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July 3, 2002


New Research: Hormone Replacement Therapy Doesn't Protect Hearts, Does Increase Risk for Blood Clots and Gallbladder Disease

Women with heart disease going through menopause who are taking hormone replacement therapy (HRT) in hopes of preventing future coronary problems will not take heart in new research reported in the July 3rd issue of JAMA (the Journal of the American Medical Association).

"We concluded that estrogen and progesterone therapy provides no coronary benefit and may cause harm," says Nanette Wenger, M.D., chief of cardiology at Grady Hospital and Professor of Medicine at Emory University School of Medicine. Dr. Wenger is co-author of the paper which reports on HERS II (Heart and Estrogen/Progesterone Replacement Study).

Results of HERS II show that HRT offers no protection from heart disease. While researchers found no increased risk of cancer linked to HRT, they did note a significant increase in the risk of venous thromboembolism (blood clots) and gall bladder disease. "We found a two fold increase in venous thromboembolism with the greatest risk in the first two years of therapy. We also found an almost 50% risk in gallbladder disease requiring surgery," says Dr. Wenger co-author of the JAMA paper and principal investigator for the HERS II study at Emory.

HERS II grew out of the landmark clinical trial, HERS, reported in l998, which examined the effect of conjugated equine estrogen plus progesterone (medroxyprogesterone acetate) on coronary risk. HERS investigators studied 2,763 menopausal women with documented coronary disease. After four years, they found no difference between hormone treated and placebo treated women in the occurrence of non- fatal or fatal heart events. "In fact, further analysis of the original paper suggested an increased risk of coronary events during the first year of treatment , but a decreased risk in years three to five," notes Dr. Wenger, who was also a co-investigator of the original HERS.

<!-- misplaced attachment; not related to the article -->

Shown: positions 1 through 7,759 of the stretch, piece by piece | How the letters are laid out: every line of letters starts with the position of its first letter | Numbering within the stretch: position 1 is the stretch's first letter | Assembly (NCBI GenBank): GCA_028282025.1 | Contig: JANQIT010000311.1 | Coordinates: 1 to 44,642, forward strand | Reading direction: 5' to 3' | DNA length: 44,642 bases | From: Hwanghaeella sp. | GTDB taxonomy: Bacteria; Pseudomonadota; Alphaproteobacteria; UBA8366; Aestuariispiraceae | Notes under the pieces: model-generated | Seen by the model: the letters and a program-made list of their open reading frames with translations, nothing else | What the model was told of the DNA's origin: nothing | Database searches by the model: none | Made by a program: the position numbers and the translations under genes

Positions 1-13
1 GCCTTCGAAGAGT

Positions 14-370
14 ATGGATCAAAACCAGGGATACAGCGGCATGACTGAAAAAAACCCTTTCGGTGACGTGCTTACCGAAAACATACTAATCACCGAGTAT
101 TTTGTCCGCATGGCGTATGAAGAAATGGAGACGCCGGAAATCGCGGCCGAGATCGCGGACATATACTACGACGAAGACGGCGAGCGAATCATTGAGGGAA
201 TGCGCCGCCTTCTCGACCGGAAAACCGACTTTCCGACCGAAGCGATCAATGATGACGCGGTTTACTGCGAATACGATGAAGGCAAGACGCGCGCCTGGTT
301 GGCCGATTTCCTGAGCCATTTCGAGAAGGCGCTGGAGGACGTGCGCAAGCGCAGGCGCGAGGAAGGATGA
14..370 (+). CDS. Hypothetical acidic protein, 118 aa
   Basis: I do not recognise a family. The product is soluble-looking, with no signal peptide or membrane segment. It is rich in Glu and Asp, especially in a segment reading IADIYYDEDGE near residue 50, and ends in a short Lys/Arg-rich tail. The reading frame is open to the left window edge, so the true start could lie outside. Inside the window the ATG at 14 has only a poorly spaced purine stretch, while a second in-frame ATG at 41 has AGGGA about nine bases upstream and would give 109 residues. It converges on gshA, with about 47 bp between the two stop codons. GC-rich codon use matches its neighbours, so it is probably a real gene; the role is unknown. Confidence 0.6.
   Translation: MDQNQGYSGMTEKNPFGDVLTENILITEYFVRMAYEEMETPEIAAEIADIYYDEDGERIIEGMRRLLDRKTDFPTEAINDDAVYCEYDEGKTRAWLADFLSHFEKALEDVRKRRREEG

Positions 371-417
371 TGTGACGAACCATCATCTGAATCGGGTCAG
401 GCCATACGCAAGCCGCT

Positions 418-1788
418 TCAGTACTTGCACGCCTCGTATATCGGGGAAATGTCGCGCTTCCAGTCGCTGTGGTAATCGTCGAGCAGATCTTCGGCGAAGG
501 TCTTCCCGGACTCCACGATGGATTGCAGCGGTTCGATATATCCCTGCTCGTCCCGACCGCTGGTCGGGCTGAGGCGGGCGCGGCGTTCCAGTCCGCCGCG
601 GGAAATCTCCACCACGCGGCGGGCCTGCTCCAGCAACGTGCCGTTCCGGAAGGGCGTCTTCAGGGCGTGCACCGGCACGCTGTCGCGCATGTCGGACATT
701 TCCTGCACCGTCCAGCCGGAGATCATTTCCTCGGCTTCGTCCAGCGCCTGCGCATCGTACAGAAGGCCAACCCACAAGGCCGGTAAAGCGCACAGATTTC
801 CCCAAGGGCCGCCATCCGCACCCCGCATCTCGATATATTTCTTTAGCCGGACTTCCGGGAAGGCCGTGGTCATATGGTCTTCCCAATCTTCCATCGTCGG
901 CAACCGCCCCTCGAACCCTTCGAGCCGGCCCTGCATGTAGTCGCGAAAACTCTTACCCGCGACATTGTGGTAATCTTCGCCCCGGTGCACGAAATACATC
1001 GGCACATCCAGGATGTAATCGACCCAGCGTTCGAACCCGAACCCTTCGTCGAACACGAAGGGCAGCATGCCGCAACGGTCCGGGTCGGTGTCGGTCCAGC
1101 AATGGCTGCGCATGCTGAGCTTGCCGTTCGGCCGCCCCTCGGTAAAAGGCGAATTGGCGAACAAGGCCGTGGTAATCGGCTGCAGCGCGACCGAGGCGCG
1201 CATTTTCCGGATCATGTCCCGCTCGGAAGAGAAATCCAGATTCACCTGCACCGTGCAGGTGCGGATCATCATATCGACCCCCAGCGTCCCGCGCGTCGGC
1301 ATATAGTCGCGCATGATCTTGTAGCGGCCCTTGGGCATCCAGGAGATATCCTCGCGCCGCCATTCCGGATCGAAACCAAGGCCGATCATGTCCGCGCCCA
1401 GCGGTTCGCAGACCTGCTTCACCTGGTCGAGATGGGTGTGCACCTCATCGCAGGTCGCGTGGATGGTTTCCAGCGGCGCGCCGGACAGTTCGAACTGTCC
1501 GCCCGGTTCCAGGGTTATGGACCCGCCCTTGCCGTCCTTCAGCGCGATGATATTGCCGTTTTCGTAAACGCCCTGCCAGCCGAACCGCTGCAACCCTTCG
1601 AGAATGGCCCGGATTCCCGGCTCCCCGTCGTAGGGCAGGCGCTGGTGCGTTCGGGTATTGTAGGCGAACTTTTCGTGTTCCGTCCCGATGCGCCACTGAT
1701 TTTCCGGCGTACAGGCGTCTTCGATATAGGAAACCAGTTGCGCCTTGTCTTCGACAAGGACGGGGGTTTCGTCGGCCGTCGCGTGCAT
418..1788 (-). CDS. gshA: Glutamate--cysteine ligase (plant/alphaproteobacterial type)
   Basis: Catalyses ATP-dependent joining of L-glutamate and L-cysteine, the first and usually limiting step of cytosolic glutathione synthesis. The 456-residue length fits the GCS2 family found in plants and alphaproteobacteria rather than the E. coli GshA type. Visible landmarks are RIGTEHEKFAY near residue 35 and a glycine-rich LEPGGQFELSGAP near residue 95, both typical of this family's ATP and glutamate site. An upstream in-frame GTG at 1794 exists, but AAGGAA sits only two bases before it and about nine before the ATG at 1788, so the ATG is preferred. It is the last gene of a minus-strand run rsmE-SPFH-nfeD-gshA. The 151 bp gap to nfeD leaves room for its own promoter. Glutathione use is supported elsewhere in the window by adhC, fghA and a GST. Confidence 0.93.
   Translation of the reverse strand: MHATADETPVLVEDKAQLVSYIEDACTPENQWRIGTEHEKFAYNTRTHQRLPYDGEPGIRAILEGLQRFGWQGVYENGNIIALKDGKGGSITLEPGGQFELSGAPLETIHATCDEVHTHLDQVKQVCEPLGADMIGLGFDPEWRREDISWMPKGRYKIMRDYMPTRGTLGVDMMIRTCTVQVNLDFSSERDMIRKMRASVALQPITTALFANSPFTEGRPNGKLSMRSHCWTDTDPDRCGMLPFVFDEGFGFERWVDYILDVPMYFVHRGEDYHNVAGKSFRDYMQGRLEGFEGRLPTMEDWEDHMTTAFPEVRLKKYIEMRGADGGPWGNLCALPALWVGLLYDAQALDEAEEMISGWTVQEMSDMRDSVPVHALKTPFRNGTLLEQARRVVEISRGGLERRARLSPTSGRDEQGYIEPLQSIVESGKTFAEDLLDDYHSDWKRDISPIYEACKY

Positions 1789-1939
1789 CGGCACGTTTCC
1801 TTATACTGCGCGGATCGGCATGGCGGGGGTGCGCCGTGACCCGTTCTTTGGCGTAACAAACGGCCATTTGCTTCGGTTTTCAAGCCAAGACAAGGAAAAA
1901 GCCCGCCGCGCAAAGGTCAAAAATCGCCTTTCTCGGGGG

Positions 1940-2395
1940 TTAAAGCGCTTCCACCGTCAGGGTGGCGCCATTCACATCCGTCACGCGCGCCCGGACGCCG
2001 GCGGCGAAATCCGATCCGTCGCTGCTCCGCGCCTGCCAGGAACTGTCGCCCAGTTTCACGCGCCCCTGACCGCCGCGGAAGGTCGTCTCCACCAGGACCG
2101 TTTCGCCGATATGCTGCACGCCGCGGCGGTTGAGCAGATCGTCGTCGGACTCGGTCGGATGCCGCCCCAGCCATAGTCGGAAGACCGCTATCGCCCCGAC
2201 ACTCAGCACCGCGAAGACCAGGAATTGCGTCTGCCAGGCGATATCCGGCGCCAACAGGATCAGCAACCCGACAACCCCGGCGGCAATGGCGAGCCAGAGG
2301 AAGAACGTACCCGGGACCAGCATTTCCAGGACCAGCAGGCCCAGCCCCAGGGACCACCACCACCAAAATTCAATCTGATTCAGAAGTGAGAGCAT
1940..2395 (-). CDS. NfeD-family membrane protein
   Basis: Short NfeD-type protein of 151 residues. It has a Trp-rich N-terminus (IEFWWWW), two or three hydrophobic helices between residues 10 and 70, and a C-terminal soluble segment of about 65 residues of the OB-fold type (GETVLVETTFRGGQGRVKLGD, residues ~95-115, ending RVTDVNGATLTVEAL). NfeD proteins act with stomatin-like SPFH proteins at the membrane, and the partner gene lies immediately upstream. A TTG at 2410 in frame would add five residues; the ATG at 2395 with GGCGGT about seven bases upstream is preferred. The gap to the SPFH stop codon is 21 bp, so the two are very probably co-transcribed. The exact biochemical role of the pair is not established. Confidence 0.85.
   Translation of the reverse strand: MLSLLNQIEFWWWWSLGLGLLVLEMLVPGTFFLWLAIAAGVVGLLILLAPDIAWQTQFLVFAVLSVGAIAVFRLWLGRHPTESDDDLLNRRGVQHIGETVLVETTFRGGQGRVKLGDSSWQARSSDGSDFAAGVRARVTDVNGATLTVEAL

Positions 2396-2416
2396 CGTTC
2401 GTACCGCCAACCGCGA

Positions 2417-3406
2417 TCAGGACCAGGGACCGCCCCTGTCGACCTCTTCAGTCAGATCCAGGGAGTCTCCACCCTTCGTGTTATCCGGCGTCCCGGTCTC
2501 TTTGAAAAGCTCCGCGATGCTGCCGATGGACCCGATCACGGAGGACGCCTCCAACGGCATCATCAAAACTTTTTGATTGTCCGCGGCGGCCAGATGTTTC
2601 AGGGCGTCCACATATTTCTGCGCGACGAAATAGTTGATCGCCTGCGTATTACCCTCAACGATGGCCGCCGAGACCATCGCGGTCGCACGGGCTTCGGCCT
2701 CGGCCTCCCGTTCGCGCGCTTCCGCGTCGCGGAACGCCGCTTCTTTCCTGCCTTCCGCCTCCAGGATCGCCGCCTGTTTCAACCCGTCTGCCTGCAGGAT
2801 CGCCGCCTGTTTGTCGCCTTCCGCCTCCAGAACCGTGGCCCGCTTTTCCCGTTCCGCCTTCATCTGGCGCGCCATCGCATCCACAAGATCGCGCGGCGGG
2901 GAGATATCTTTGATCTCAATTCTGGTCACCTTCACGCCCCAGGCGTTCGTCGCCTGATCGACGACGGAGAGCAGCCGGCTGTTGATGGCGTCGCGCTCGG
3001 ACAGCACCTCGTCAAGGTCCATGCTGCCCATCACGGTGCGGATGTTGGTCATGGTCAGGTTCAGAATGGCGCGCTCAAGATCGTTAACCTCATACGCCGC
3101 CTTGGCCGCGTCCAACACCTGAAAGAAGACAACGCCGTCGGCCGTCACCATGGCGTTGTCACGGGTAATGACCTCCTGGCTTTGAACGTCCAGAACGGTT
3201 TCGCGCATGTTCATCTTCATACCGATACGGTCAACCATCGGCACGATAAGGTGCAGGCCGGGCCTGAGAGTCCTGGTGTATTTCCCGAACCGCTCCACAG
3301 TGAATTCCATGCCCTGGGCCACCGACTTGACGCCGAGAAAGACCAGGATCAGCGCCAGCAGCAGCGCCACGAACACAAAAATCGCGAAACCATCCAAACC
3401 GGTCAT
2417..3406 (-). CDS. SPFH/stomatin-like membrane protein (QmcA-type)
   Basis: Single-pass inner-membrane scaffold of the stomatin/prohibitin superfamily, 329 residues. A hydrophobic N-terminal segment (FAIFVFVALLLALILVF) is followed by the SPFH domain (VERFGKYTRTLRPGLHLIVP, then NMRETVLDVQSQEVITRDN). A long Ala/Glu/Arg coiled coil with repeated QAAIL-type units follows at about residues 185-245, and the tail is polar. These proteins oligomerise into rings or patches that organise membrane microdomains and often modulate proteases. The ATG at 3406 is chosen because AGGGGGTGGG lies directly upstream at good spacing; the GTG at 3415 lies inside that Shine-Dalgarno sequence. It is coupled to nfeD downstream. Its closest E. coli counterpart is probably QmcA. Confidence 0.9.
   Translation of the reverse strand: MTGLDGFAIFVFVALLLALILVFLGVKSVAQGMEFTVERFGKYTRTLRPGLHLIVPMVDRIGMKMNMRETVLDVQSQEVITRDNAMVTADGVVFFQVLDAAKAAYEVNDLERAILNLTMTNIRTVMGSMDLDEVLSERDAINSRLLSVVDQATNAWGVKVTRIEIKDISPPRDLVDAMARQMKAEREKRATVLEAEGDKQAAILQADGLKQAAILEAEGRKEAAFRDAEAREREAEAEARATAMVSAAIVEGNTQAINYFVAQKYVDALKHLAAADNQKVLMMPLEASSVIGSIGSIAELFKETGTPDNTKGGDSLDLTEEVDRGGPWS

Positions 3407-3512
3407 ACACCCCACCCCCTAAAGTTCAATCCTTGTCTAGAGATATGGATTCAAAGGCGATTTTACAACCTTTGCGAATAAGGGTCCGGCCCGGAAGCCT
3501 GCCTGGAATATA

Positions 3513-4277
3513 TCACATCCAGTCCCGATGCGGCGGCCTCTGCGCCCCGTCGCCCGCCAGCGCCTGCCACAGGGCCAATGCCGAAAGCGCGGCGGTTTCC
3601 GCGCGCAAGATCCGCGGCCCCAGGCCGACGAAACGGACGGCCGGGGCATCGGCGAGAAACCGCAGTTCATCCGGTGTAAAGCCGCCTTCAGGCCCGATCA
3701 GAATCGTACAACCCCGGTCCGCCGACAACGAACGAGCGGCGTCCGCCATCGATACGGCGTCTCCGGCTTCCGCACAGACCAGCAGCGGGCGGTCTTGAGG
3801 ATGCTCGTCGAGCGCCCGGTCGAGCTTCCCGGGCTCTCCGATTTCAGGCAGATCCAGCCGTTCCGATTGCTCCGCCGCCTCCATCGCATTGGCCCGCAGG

HERS II was designed to find out if the risk reduction noted after several years of HRT usage persisted. Investigators followed 93% of the surviving research subjects from the initial HERS, 2321 women, who agreed to an unblinded follow-up . At the end of almost 7 years, HERS II researchers found no reduction in coronary events - including heart attacks - compared with the placebo group.

"Certainly, hormone therapy is the best therapy for menopausal symptoms and it is good for the prevention of osteoporosis - the only two conditions for which it is licensed by the FDA," says Dr. Wenger. "However, the new HERS II findings indicate that, as recommended by the American Heart Association, menopausal hormone therapy should not be used to reduce the risk of cardiovascular events in women with coronary disease."

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